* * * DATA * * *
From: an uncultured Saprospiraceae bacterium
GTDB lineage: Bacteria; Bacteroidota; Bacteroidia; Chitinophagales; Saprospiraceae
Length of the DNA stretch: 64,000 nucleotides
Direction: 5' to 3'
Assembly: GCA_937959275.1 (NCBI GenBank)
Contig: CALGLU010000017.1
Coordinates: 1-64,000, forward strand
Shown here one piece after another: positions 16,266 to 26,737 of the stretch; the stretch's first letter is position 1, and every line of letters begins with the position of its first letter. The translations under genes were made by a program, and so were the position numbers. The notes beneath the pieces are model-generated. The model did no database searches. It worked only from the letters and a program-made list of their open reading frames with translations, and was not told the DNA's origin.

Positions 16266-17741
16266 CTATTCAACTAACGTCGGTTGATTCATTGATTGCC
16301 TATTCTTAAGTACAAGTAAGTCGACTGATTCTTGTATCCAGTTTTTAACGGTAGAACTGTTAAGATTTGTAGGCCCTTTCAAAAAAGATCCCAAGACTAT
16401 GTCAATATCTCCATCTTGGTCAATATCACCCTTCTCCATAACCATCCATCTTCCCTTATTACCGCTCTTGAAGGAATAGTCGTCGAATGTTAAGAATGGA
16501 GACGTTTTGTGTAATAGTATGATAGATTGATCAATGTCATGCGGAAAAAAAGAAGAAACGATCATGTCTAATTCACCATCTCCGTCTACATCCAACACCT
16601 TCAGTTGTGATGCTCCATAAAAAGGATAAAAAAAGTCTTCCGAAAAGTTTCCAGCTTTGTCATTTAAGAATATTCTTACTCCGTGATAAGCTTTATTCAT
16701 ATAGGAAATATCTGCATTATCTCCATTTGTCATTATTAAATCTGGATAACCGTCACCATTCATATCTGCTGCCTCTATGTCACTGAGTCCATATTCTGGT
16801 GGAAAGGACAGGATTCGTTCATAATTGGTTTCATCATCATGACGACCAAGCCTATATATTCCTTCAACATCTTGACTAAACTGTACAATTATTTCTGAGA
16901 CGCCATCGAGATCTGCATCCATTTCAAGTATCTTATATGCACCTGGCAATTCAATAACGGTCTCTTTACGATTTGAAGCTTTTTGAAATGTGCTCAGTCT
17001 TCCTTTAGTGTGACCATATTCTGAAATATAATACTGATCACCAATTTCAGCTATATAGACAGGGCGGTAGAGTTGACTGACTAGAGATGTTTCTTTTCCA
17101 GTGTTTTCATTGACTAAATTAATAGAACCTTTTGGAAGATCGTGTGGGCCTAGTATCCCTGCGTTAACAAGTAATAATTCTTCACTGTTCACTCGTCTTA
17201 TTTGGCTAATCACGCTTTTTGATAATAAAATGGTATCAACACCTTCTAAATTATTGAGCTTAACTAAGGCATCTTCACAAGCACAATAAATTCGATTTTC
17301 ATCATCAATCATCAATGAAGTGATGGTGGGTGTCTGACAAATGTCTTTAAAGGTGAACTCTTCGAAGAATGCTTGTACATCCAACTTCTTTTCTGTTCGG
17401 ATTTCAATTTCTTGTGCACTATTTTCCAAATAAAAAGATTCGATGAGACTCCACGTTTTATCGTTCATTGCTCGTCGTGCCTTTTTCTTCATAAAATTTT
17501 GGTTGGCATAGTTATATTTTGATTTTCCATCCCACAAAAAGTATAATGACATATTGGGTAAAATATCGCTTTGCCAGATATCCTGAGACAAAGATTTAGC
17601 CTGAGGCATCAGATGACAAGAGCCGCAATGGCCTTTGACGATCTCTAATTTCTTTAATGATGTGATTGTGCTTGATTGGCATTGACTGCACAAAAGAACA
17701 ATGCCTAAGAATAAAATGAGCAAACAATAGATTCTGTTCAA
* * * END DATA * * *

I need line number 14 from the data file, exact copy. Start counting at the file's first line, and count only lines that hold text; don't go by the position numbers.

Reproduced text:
16601 TCAGTTGTGATGCTCCATAAAAAGGATAAAAAAAGTCTTCCGAAAAGTTTCCAGCTTTGTCATTTAAGAATATTCTTACTCCGTGATAAGCTTTATTCAT